Usually, a positive finite number modulo infinity is itself. But modding a positive fraction by infinity produces nan:
>>> from fractions import Fraction
>>> from math import inf
>>> 3 % inf
3.0
>>> 3.5 % inf
3.5
>>> Fraction('1/3') % inf
nan
Likewise, a positive number modulo negative infinity is usually negative infinity, a negative number modulo infinity is usually infinity, and a negative number modulo negative infinity is usually itself, unless the number doing the modding is a fraction, in which case it produces nan.
I think fractions should behave like other numbers in cases like these. I don't think this comes up very often in practical situations, but it is inconsistent behavior that may surprise people.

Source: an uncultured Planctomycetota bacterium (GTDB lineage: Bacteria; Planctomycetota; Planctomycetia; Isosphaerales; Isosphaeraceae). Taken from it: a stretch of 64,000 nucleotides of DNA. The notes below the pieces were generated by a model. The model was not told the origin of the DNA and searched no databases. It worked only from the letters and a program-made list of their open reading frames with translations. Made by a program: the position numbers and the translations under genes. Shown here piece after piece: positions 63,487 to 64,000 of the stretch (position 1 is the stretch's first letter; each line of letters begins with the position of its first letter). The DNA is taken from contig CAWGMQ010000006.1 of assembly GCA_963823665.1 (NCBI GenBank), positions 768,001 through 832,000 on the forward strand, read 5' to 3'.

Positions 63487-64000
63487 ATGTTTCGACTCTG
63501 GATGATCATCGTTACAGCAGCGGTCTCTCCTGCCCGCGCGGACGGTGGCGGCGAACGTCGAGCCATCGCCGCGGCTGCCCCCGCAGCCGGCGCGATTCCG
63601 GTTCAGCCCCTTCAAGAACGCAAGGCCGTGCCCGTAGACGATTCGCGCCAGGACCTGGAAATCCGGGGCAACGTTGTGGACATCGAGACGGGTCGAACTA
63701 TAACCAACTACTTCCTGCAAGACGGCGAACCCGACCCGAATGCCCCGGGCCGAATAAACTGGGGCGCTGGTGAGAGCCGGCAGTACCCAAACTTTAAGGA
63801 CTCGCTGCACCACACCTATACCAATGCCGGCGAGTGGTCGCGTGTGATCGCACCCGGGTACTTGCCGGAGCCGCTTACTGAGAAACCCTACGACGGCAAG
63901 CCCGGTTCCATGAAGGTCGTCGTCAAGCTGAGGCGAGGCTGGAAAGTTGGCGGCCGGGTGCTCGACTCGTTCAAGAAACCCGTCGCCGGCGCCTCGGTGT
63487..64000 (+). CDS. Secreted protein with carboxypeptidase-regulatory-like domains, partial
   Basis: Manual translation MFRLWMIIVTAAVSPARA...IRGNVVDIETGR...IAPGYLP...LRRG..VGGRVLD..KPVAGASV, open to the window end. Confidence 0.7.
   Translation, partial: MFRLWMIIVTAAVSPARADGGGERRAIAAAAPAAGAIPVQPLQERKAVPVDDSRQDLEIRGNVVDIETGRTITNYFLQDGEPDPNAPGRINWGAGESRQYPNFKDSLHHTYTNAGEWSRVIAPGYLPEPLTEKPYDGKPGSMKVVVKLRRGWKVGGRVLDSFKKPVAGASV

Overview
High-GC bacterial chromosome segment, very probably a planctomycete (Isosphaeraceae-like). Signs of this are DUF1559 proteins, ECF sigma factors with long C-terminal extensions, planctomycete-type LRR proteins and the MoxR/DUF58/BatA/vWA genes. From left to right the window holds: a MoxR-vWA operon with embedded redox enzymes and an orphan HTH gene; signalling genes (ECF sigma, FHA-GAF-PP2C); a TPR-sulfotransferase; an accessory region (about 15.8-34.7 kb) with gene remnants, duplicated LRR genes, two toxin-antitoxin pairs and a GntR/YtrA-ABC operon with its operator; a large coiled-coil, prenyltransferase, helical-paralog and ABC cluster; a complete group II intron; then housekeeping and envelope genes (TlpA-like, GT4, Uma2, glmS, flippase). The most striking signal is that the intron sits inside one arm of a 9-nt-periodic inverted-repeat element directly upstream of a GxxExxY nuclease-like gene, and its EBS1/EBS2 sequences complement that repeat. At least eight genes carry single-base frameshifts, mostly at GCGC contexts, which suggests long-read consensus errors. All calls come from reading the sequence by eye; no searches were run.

I looked at the fractions module. It seems like this can be fixed by putting the following lines at the top of the __mod__ method of the Fraction class:
if b == math.inf:
if a >= 0:
return a
else:
return math.inf
elif b == -math.inf:
if a >= 0:
return -math.inf
else:
return a
If that is too verbose, it can also be fixed with these lines, although this is less understandable IMO:
if math.isinf(b):
return a if (a >= 0) == (b > 0) else math.copysign(math.inf, b)
I noticed this in Python 3.6.4 on OS X 10.12.6. If anyone wants, I can come up with a patch with some tests. |